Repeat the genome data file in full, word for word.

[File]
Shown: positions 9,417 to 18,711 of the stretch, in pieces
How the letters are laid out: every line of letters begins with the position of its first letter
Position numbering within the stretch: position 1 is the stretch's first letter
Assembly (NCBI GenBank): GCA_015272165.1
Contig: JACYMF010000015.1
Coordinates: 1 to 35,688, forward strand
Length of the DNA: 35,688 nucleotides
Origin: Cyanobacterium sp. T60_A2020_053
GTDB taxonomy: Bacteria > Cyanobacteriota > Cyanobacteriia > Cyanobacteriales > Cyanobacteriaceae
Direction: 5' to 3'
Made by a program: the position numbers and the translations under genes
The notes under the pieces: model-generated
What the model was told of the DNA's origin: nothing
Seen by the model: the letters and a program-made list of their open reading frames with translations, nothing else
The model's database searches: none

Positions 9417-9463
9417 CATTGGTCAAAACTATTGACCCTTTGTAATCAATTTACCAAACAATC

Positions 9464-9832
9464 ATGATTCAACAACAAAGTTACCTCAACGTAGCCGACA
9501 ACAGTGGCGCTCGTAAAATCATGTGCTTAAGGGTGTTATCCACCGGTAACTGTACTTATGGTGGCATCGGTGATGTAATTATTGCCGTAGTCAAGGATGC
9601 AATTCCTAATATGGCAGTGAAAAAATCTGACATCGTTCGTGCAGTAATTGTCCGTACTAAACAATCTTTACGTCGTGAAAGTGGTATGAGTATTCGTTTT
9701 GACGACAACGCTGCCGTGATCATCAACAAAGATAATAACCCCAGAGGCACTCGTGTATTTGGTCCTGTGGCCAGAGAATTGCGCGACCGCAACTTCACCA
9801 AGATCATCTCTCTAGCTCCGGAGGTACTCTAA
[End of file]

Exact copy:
Shown: positions 9,417 to 18,711 of the stretch, in pieces
How the letters are laid out: every line of letters begins with the position of its first letter
Position numbering within the stretch: position 1 is the stretch's first letter
Assembly (NCBI GenBank): GCA_015272165.1
Contig: JACYMF010000015.1
Coordinates: 1 to 35,688, forward strand
Length of the DNA: 35,688 nucleotides
Origin: Cyanobacterium sp. T60_A2020_053
GTDB taxonomy: Bacteria > Cyanobacteriota > Cyanobacteriia > Cyanobacteriales > Cyanobacteriaceae
Direction: 5' to 3'
Made by a program: the position numbers and the translations under genes
The notes under the pieces: model-generated
What the model was told of the DNA's origin: nothing
Seen by the model: the letters and a program-made list of their open reading frames with translations, nothing else
The model's database searches: none

Positions 9417-9463
9417 CATTGGTCAAAACTATTGACCCTTTGTAATCAATTTACCAAACAATC

Positions 9464-9832
9464 ATGATTCAACAACAAAGTTACCTCAACGTAGCCGACA
9501 ACAGTGGCGCTCGTAAAATCATGTGCTTAAGGGTGTTATCCACCGGTAACTGTACTTATGGTGGCATCGGTGATGTAATTATTGCCGTAGTCAAGGATGC
9601 AATTCCTAATATGGCAGTGAAAAAATCTGACATCGTTCGTGCAGTAATTGTCCGTACTAAACAATCTTTACGTCGTGAAAGTGGTATGAGTATTCGTTTT
9701 GACGACAACGCTGCCGTGATCATCAACAAAGATAATAACCCCAGAGGCACTCGTGTATTTGGTCCTGTGGCCAGAGAATTGCGCGACCGCAACTTCACCA
9801 AGATCATCTCTCTAGCTCCGGAGGTACTCTAA